Folks we need to stop thinking either or, and start thinking both together.

    Now I don't know how thermally efficient their buildings are, but if they are anything like the masonry stock in Chicago, you should be able to reduce heating fuel usage around 50% or more just using conventional technologies....getting systems working optimally, air tightening and insulating attic spaces, Low-E storm windows, and wrapping exterior masonry wall with an insulated curtain wall. The added benefit is the big reduction is cooling energy.
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    Larry Weingarten
  • DanHolohan
    DanHolohan Member, Moderator, Administrator Posts: 15,916
  • hot_rod
    hot_rod Member Posts: 16,118
    From a pure technical perspective, heat pumps can in fact be made to provide 180F or higher outputs. The COP drops and the output. So the unknown question is still, when do the cost of fossil fuels go high enough to make up the operating cost, and performance difference.

    Cascading systems is how it is possible, A2WHP with a reciprocating compressor as the second stage, or A2WQHP with W2WHP second. Several brands of commercial sized units are currently available.

    I suspect the race is on to get these sized for residential applications, seems Viessmann is a company looking hard at solution for the German market. With more urgency I imagine since their factory in Ukraine was bombed off the map.
    Bob "hot rod" Rohr
    trainer for Caleffi NA
    Living the hydronic dream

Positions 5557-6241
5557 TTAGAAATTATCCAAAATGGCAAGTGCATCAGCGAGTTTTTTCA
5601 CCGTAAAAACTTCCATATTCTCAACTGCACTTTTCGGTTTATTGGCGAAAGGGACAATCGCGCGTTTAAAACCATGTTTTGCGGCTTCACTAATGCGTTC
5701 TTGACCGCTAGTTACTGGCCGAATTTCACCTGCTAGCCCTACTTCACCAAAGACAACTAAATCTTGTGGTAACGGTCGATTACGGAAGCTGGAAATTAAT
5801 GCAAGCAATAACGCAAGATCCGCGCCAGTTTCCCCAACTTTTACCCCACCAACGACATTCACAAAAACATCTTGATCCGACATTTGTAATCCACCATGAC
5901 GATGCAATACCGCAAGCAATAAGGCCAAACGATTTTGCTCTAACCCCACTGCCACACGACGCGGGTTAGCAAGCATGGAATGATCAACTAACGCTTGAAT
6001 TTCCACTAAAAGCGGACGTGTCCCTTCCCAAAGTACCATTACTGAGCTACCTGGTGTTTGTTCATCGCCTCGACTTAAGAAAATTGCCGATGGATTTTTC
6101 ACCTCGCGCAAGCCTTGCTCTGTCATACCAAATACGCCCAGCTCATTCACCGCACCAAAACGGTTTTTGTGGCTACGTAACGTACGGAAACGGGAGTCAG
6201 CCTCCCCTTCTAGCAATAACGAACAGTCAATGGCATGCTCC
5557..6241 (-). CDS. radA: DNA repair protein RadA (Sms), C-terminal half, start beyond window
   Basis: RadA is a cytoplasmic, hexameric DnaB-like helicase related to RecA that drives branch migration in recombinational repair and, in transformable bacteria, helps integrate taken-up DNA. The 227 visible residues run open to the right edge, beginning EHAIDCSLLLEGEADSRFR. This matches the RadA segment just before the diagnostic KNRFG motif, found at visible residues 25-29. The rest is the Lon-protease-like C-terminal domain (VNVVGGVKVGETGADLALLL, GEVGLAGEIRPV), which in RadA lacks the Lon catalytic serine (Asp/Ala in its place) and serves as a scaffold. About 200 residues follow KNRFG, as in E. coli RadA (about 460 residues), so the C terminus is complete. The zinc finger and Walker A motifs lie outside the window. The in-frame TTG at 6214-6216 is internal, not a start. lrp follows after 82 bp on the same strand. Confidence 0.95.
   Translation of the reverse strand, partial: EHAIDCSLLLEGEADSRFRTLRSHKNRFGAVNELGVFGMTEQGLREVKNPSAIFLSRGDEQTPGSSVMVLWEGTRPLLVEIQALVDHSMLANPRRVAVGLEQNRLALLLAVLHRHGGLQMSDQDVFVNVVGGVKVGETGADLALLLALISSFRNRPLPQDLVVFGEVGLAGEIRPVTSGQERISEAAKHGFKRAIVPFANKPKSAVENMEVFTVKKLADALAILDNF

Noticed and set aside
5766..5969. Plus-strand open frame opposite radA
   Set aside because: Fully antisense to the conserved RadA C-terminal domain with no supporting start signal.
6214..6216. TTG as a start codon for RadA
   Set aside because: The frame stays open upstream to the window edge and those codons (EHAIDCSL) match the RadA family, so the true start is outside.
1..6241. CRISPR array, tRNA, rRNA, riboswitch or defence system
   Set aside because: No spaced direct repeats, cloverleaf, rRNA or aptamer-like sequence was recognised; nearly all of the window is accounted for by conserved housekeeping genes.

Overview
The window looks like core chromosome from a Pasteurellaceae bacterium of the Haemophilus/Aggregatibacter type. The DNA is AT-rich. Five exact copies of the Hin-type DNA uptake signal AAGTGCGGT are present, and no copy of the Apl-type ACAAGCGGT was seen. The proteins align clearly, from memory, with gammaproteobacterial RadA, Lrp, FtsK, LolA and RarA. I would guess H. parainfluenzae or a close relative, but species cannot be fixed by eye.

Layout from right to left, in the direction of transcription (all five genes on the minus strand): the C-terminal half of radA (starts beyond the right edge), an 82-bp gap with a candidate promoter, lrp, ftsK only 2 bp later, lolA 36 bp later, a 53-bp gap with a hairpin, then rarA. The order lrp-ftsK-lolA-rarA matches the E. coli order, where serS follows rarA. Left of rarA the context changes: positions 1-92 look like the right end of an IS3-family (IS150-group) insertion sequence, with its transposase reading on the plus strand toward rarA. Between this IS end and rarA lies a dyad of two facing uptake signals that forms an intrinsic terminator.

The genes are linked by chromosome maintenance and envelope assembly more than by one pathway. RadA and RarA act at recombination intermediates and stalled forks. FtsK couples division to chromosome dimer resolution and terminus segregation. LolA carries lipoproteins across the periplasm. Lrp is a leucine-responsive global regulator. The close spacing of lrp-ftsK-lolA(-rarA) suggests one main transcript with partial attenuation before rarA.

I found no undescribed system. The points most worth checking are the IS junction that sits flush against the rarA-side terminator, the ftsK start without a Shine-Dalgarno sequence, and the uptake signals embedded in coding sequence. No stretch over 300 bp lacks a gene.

• fentonc
    fentonc Member Posts: 76
    @hot_rod - there are already residential 'high-temperature' A2WHPs on the market (just not in the US, that I'm aware of): Daikin Altherma HT
  • hot_rod
    hot_rod Member Posts: 16,118
    I sat in on a Redwood Energy electrification webinar recently. They showed a number of high temperature installations they designed with this Canadian built units. There were a few other brands mentioned, I will have to check the archive.

    Here is the spiel on the Transcom brand, from a different webinar.
    Bob "hot rod" Rohr
    trainer for Caleffi NA
    Living the hydronic dream
  • pedmec
    pedmec Member Posts: 109
    I have no problem trying to become green but unless they reduce coal fired power plants all they are doing is kicking the can down the street. coal fired power plants emit twice as much co2 as natural gas. so how does that help the environment. Electricity is not magic. It has to be generated. Increasing the electricity demand doesn't make sense if your doubling your co2 emissions
  • The Steam Whisperer
    The Steam Whisperer Member Posts: 890
    Yea, I'm don't really know what Germany will power all these heat pumps with. They have already sworn off nuclear after the problems in Japan. However, they are talking about district heating systems in the cities, which would really cut emissions dramatically if they go cogen. They can produce heat for heating the buildings and electricity (maybe help power heat pumps) from a single input source. IIRC, MIT did research on the efficiency of different methods of heating about 10 years ago and district ( steam?) systems were about 280% efficient. As usual I now can't find the article. I could see maybe 140 to 150% efficient from just burning the fuel, generating electricity and then using the waste heat for space heating. Maybe the extra comes from heat pumps COP of 2.5 to 3 bumping the heat output of the district loop.
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  • fentonc
    fentonc Member Posts: 76